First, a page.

Conference Summary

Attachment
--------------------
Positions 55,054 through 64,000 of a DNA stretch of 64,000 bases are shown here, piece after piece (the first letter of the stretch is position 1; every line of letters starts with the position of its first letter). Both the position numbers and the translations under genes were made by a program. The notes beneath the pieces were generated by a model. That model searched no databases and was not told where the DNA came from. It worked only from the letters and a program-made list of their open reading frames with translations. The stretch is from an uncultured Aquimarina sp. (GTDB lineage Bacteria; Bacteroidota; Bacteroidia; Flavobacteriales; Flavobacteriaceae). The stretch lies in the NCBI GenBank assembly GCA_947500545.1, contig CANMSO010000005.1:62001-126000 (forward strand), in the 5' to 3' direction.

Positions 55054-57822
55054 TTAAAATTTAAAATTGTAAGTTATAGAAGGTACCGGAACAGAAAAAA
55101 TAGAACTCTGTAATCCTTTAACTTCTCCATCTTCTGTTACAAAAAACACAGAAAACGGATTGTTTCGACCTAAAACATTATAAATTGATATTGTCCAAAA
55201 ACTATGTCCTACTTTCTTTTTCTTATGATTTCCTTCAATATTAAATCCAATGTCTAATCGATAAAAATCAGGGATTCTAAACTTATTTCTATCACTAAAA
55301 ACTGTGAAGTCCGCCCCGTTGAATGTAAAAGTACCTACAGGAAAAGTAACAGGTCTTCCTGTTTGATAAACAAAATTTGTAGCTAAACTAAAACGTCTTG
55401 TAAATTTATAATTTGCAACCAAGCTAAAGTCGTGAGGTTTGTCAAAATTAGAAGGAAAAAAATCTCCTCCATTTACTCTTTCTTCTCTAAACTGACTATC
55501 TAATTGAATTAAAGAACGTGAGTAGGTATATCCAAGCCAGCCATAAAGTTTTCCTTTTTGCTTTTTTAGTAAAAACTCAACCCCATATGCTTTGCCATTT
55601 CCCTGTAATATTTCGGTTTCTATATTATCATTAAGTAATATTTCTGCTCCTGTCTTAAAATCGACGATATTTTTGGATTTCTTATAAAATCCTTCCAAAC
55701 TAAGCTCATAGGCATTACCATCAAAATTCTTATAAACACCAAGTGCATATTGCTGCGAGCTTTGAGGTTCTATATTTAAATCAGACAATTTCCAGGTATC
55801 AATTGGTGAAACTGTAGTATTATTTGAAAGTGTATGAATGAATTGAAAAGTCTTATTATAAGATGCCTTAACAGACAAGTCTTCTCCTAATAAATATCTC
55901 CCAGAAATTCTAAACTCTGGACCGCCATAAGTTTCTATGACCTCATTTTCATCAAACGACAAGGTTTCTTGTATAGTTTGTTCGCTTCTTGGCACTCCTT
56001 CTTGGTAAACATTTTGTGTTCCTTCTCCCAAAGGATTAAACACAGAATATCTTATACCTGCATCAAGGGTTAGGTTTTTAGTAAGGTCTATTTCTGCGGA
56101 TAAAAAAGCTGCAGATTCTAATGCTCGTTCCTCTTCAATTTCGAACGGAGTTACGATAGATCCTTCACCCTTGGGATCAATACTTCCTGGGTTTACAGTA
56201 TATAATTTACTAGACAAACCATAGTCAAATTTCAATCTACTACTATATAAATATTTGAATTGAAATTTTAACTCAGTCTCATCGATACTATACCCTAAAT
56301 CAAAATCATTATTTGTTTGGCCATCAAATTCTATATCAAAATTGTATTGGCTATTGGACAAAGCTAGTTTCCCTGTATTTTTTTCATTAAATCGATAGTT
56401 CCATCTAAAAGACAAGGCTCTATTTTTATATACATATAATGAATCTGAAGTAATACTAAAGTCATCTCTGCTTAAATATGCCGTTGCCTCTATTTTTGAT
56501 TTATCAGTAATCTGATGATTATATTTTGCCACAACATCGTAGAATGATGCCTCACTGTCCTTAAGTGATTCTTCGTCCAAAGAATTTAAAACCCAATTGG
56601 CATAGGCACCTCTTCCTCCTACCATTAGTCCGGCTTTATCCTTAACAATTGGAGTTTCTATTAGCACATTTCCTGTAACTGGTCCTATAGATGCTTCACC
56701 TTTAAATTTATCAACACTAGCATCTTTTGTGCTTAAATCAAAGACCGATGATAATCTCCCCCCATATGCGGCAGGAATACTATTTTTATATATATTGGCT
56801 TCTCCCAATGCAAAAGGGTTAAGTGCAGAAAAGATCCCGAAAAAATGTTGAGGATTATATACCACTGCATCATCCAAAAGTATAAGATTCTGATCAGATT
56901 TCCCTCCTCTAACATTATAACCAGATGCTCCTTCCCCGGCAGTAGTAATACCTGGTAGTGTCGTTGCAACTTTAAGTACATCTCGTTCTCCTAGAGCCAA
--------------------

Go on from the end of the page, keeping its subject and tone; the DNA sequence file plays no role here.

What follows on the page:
WTF: Worldings, Tensions, Futures – Wrecking The Format of Affect Theory 14th-17th October 2015, Lancaster, PA Wendy J. Truran, Department of English, UIUC. Between 14th-17th October 2015 in Lancaster, Pennsylvania over 380 academics across diverse disciplinary boundaries and from eighteen different countries came together to consider the aesthetic, social, ethical, and political potential of affect theory. Organised by Greg Seigworth – the co-editor, with Melissa Gregg, of the touchstone text Affect Theory Reader – with assistance on the conference committee from Lisa Marie Blackman and Heather Love, this unique conference hosted by Millersville University, aimed to cultivate affective community, artistic interaction as well as scholarly stimulation. At once intense and intimate, the conference spread eighteen of the leading theorists in affect theory across seven separate plenary sessions. The conference had nineteen different conference streams with over 220 academic papers, and more than a dozen artistic installations/interventions, and workshops. The inaugural conference of Affect Theory gathered together the leading and newly emerging thinkers in the field in order to take stock of what has gone before and imagine what might come. Inspired by Laurent Berlant and Kathleen Stewart’s alternative ethnography, The Hundreds, wherein the form of writing uses details and feelings to create “a scene;” the following summary of each plenary aims to evoke the spirit of the moment. To see the actual order of events and the many other panels you can view the schedule. All quotes are taken from notes made at the time of the presentations and should be attributed to the speaker unless otherwise stated. Scene 1: Lauren Berlant and Kathleen Stewart The Hundreds Afternoon; packed auditorium; a buzz of excitement as two giants in affect theory sit: Lauren Berlant and Kathleen Stewart Their presentations capture the conference by ‘wrecking the format’ of plenary speeches. The two women calmly trade statements back and forth that don’t answer one another, it’s not exactly a conversation but it is communication; an exchange of experiences which coalesce into a patchwork of vignettes of life. The Hundreds are “episodic swatches” that are affective and alive, that require aesthetic attention and a sense of play, that carry revelation and critique. Themes emerge across The Hundreds, but as it is “form on the move” in order to counteract “the heavy words of cultural politics,” they are weaving “story problems” because “toying with things is critical to the game of social poesis.” There is no argument laid out for you here, but rather lyrical pyrotechnics that leave smoke trails of ideas, tropes and concerns to haunt you. Some of the smoke trails that linger include: life is hard and tender and beautiful; neoliberalism kills; friendship can be political and productive; problems of racial and sexual violence are intimate and ubiquitous. Berlant tells a story of city life – a dog takes a dump on the sidewalk, its owner gathers it up and responsibly disposes of it, funneling this waste into compost because “even a shit has got to enter the work force” Berlant observes. This talk was a masterclass in carefully crafted writing; showing that criticism and theory can be beautiful and represent life affectively. In fact, this is a necessary and political act. More information about this creative ethnographic method can be found in this interview with Kathleen Stewart in Cultural Anthropology. You can also read more of this work on Berlant’s website. Scene 2: Tavia Nyong’o, Shaka McGlotten, Zizi Papacharissi – An Invitation to be Affected After-Hours Our first late night plenary invited the audience to experience affective community as well as think about it. The panel opened with Zizi Papacharissi describing the new structures of feeling made available through new media, specifically the affective publics created via Twitter during the live reporting during the Egyptian Uprising in 2011. Papacharissi described how Twitter became a new news reporting mechanism which offered a sense of “instantaneity.” Political revolution, and its communication blackouts, precipitated a media revolution, creating a new idea of who is able to speak and their alternative “listening publics.” Using mixed methods and big data (1.5 million tweets) she analyzed the “streams” of news and feeling which she found had a rhythm and pacing of its own. Papachrizzi identified the creation of “affective publics,” wherein affect is reported as event and the networked publics connected via expressions of sentiment which “interrupted dominant narratives by underrepresented viewpoints.” Papacharissi closed with the powerful statement that “technologies network us but it is our stories that connect us.” “What’s normal anyway?” Tavia Nyong’o asks as he performed an exquisitely crafted scholarly story which revealed the “crisis ordinary,” of normality, claiming “we are strangers to our statistically average selves” – and race is central to the crisis. Drawing on Claudia Rankine’s Citizen: An American Lyric, Karen Tongson’s comment on normcore in her conceptualization of normporn, Miguel’s (from his Wildheart) refrain “what’s normal anyway?”, and Malcolm McLaren’s all too normal cultural appropriation in “Double Dutch,”  Nyong’o gave a beautiful indictment of the “median, middle, the default called normal” which centralizes whiteness. Nyong’o posited that “angular sociality” and “angular world making” is vital in order to blend the “normatic” and “antinormatic.” Nyong’o concluded by inspiring an audience sing-along to 4 Non Blonde’s “What’s Up?” as repurposed on the Netflix series Sense8. Shaka McGlotten ‘wrecked the format’ of traditional academic plenaries with an interactive performance which embodied the notion that “affects are always in relation.” Citing Ben Anderson’s concept of “bodily capacity collectively performed” McGlotten discussed “diverse intimacies” in all their fragility and queerness through the forms of #emojis, #touch – via the nudebitionists, and #discomakeout – which invited the audience to “disco makeout” their plenary. Audience participation was required. Shaka McGlotten challenged the audience to experience affective community rather than simply think about it. Fun times #whathappensinlancasterstaysinlancaster. Scene 3: Lisa Blackman and Heather Love – Queer Science and the Ethics of Description Lisa Blackman asked us Alice-in-Wonderland-like to “believe six impossible things before breakfast.” One of those impossible things is to consider that science and computational cultures might be haunted by the history and the excess of their own storytelling. Blackman suggests that by tracing the “threshold phenomenon” and the ever-roiling discourse of PPPR (post publication peer review) she is able to establish a “digital hauntology,” both as an object and method of study. This excess of material is often moving and moved (as in removed from the digital sphere) and so necessitates swift and focused attention of big (haunted) data, which blurs the distinctions between proper and improper objects of study. Focusing on “controversial” science such as Deryl Bem’s article “Feeling the Future,” which states that that the future affects the past, the storm of PPPR and its excision is just one example of the potential for creating “alternative imaginaries, part cultural imaginary and part speculative forecast” that point to science’s propensity to sanitize ideas which might “contaminate” it with queerness. Chiming beautifully with Stewart and Berlant’s reading from The Hundreds, Heather Love, reminded us that reading methods have consequences on affect studies. Love proposed that we think of affect studies as a descriptive practice, and asked: can there be a politics of description? Love posited that there could be “a metaphysical complicity of things as they are.” In other words do we reproduce what we describe? As such she called for “an ethics of not projecting.” Drawing on her work in microsociology Love asked us to pay attention to the “politics of scale;” the small scale: details, richness of description and large scale: distanced observation and surveillance. Using Claudia Rankine’s Citizen: An American Lyric as an example of a writer attuned to the politics of scale. Love suggests that Rankine’s portrayal of racial microaggressions in America reveal what “the link between intimacy and violence.” Her writing also makes clear the “daily distribution of institutional power” which conflicts with our position as observer/describer/writer. Love thus cautions us to pay attention to the affectivity of our reading and writing methods, while offers the hope that details and descriptions can be an affective/effective means of resisting the status quo through the “politics of the micro.” Scene 4: Jasbir Puar, Patricia Clough, and Ben Anderson – Posthuman and Antihumanity The “datafication of the 21st century” makes us porous and multiple, and therefore what, asks Patricia Clough, has become of the human subject and psychoanalysis? Datafication leads to “a displacement of consciousness as a hub of experiencing meaning,” reconfiguring sensory fields to create a “society of microsensibilities.” Clough claims, since our modern psyche comes into being in a nonhuman environment it creates a “thingself,” meaning we must consider a “nonhuman unconscious of dissociated selves.” Indeed, Clough claims, the sociopolitical trauma of this time creates a new type of wound which requires us to rethink the death drive in the light of this quintessential 21st century relational form. For Clough this is no longer the human or the conscious self, but rather relations of media – the “it:it” relationship. Inhumanist forms of trauma was taken up by Jasbir K. Puar within her devastating description of necro politics in Palestine. For Puar, affect theory allows us to describe nonhuman entities and “how certain human are rendered nonhuman.” Puar gave a harrowing analysis of settler colonialism in Palestine and how “computational sovereignty” is extended under occupation to the “control of control itself.” The scale of computational sovereignty encompassed by computational sovereignty is debilitating for both bodies and infrastructures. Rethinking Foucault’s concept of biopower, Puar suggests that the nation-state does not enact "make live and let die" but rather a right to maim, a “will not to let die.” This is a necro politics, Puar claims, wherein Israel is perpetuating a deliberate “asphyxiatory maiming” tactic of “shooting to cripple” and to stunt by the control of food and resources to Palestinian children which is an “inhumanist biopolitics” designed not to destroy bodies but resistance itself. Ben Anderson’s  discussion of the moods of neoliberalism connected to Puar in considering how we remain emotionally and affectively mobile in order to create change in the context of a State’s created disaffection. Anderson called for scholars to “not presume the forms of neoliberalism,” in order to (quoting Stuart Hall) “provide a more hospitable climate” for “understanding and resisting neoliberalism.” Anderson beautifully illustrated this method of openness to form through two “scenes” which reconsidered reified forms of thinking and feeling about neoliberalism: scene one focused on the Mont Pelerin Society and the genesis of a “reconstruction of liberalism.” Scene two reconsidered Margaret Thatcher and the structures of feeling which constituted the conditions of Thatcherism. The value of this kind of reevaluation, Anderson suggests, is that in redrawing multiple structures of feeling under neoliberalism we might avoid acquiescing to the “fatalism which is attached to anxiety” and especially the anxiety attached to the state. Scene 5: Melissa Gregg and Natasha Dow Schüll – The Biopolitics of Measurement Melissa Gregg, ex-Professor and now a Principal Engineer at Intel Corporation researching the future of work asked when and how did the vision of the good life become about being more productive? How did “appropriate professional conduct” become equated with being hyper-productive? Under capitalism, Gregg suggests, labor politics weaves social pressure into productivity, leading people to exchange the “athleticism of accomplishment” for happiness. By immersing people in particular atmospheres, especially of anxious competition, which is beneficial to the work environment but not workers. She suggests that “individual immunity is only possible as co-immunity.” In conversation with Melissa Gregg’s analysis of the monitoring of bodies at work in order to become hyper-productive, Natasha Dow Schüll’s ethnographic analysis of wearable technology considered the self-monitoring of our bodies. Wearables “record and correct you,” Natasha Dow Schüll argues that that we are “transferring our vigilance to computers and self-monitoring to the gadget.” Schüll’s research found that wearables create a “double insecurity” which leaves us unable to trust ourselves. Rather than autonomy Schüll warns we are “outsourcing our responsibility to technology.” Scene 6: Lawrence Grossberg, Jason Read, Jeremy Gilbert – The Feeling and Politics of Labor Lawrence Grossberg cautioned those working in affect studies “in order to understand the affectivity of politics,” not to subtract anything from the analysis but to “add, add, add” layers of complexity. Pointing out that we are living in a time of political pessimism, he also posited that “it doesn’t help to articulate this bad mood unless we understand the assemblages of complexity that creates despair, and we cannot transform it unless we understand it.” In an attempt to create the complexity he called for, Grossberg posited a “diagramming of affect” which aimed to capture the affective formation of a changing political landscape. Jeremy Gilbert spoke about an unexpected affective twist in UK politics characterized by the recent election of Jeremy Corbyn as leader of the Labour Party. In distinction from the “disaffected consent” of most people under neoliberalism, the changing mood Corbyn is harnessing offered “an enhancement in the capacity to act,” which may indicate a “weakening of neoliberal hegemony.” This mood from the “death-throws of the left” offers a “collective potency” and “transindividual potential” which might lead to joy in with the collective. Gilbert ultimately called for a theorization of interests rather than identities, claiming that shared interests hold the potential to harness this new mood into a new collectivity that might drive the political struggle. Jason Read focused on what he called “transindividuality.” Transindividuality Read tells us “is the mutual implication and irreducibility of the individual and the collective.” Framing his analysis through two thinkers that deal with affect and the political, Gilbert Simondon and Benedict Spinoza, Read considered these figures in order to posit a “collective ethics of affect.” Read’s method allows us to understand how political and economic structures can only exist if they are mirrored in the individual and collective at the level of affect and desire. To understand them is to attempt to formulate a “collective ethics of affect” which might make living politically possible. Much of Jason Read’s paper can be read on his blog. Scene 7: Steven Shaviro, Brian Massumi, Erin Manning – Affecting Others Otherwise Never have plasmodial slime molds been so entertaining or so controversial. Steven Shaviro offered a humorous and provocative venture into speculative realism. He challenged the dogmas of analytical philosophy by extending the question of mind and mentality, proposing a shift from consciousness to sentience. Responsive to their environment, able to make choices, appearing to have emotional tones observable by the rhythmic pulsing of their cytoplasm plasmodial slime molds, Shaviro claims,   offer evidence of cognition without brains. Shaviro suggests therefore that sentience rather than human consciousness should be the guiding principle of posthuman analysis. Brian Massumi, with characteristic brilliance and complexity, offered a “new idea of mixity and multiplicity” to create a kind of “additive realism” that might upend the binaries which create the exclusion of many people through a logic of mutual exclusiveness. Addressing the logical problems of binaries and difference which Massumi characterized as a logic of mutual exclusiveness. He offered rather an “affective logic of mutual inclusion.” Rather than a “substance predicate logic” i.e. defining things by the qualities or predicates that it has, Massumi posited the possibility of an “undifferentiated multiplicity” and a mutually inclusive logic. This logic begins with activity rather than characteristics and is therefore more inclusive of both human and nonhuman entities. Erin Manning focused on her work with emerging authors, thinkers, and scholars who are also autistic, for example Lucy Blackman In her work Blackman describes a sense of “carrying the feeling,” in which the felt experience has an emergent relation which incorporates the environment. Manning suggests, that this non-normative experience of relationality might offer insights into how the lines and limits of subjectivity are defined. The boundaries of experience, what the human is, and can be, is often constructed by neurotypically inflected limits, creating a “neurotypical myth.” Thus a politics of neurotypicality emerges. Autistic scholars and artists suggest a feeling of multiplicity that is not so fixed, a “hyper-relationality,” claims Manning, which offers a widening of the field of experience and therefore of the scope of the human. WTF: Worldings, Tensions, Futures (2015) was a rich, inspiring conference with incredible intensities, and made clear that Affect Theory has a vibrant future. And to answer the most asked question of the conference, yes, the acronym of the conference was entirely deliberate: #affectWTF